# Working with development sources

BioPerl uses [Dist::Zilla](http://dzil.org/) to author releases.  You
will also need the `Dist::Zilla::PluginBundle::BioPerl` installed as
well as its dependencies.  Then, you can run the following commands:

    dzil test
    dzil install

# The Directory Structure

The bioperl-live repository structure is organized as follows:

* `lib/` - BioPerl modules

* `examples/` - Scripts demonstrating the many uses of BioPerl

* `scripts/` - Useful production-quality scripts with POD documentation

* `t/` - Perl built-in tests, tests are divided into subdirectories
  based on the specific classes being tested

* `t/data/` - Data files used for the tests, provides good example data

* `travis_scripts/` - script to customize Travis

## `Bio::` namespace summary

* `Bio::Seq` is for *Sequences* (protein and DNA).
    * `Bio::PrimarySeq` is a plain sequence (sequence data +
      identifiers)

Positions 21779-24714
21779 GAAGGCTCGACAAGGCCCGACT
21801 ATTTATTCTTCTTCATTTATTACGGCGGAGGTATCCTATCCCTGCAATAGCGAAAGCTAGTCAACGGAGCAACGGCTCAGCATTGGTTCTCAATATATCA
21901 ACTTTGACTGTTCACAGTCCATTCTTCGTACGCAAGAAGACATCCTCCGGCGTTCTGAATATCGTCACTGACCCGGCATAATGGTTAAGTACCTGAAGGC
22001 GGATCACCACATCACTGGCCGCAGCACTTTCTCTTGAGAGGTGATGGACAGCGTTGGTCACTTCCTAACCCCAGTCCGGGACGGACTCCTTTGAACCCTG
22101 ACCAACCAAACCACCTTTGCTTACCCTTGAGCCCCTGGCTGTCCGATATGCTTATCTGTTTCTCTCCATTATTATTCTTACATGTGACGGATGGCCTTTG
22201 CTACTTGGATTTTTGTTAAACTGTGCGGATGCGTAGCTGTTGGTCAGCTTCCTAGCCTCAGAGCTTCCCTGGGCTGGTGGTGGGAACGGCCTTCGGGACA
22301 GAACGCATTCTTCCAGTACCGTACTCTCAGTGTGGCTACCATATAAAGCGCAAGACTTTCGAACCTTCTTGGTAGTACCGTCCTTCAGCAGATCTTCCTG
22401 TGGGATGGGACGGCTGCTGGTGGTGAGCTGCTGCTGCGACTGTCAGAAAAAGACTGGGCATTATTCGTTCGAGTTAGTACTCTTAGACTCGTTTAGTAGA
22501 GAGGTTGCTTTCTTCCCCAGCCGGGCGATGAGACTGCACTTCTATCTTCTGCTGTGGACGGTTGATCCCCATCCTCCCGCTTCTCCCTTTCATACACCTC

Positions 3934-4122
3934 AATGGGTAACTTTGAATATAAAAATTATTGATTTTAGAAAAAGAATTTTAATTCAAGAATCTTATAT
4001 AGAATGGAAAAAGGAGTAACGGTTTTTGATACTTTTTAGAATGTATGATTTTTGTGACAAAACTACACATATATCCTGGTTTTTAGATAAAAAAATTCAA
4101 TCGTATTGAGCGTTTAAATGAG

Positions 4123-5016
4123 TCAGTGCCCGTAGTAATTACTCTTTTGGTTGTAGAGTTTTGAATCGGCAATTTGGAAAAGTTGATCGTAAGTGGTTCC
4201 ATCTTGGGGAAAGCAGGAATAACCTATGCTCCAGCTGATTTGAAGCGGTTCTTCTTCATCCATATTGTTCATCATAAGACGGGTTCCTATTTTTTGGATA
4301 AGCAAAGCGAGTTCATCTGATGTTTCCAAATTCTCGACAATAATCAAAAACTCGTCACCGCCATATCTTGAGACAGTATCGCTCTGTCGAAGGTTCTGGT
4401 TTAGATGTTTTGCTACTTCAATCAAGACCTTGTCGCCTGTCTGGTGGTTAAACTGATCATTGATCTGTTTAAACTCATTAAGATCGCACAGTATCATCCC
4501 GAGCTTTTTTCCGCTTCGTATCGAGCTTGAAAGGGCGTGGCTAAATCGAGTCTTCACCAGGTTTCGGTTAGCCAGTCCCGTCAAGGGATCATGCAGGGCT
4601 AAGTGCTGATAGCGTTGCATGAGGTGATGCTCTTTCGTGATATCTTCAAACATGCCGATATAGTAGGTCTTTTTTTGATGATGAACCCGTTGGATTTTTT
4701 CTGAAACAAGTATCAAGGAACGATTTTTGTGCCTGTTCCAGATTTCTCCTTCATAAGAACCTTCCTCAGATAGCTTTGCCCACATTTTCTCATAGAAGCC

* `Bio::Seq` is a fancier `PrimarySeq`, in that it has annotation
      (via `Bio::Annotation::Collection`) and sequence features (via
      `Bio::SeqFeatureI` objects, attached via `Bio::FeatureHolderI`).
    * `Bio::Seq::RichSeq` is all of the above, plus it has slots for
      extra information specific to GenBank/EMBL/SwissProt files.
    * `Bio::Seq::LargeSeq` is for sequences which are too big for
      fitting into memory.

* `Bio::SeqIO` is for *reading and writing Sequences*.  It is a front
  end module for separate driver modules supporting the different
  sequence formats.

* `Bio::SeqFeature` represent start/stop/strand-based localised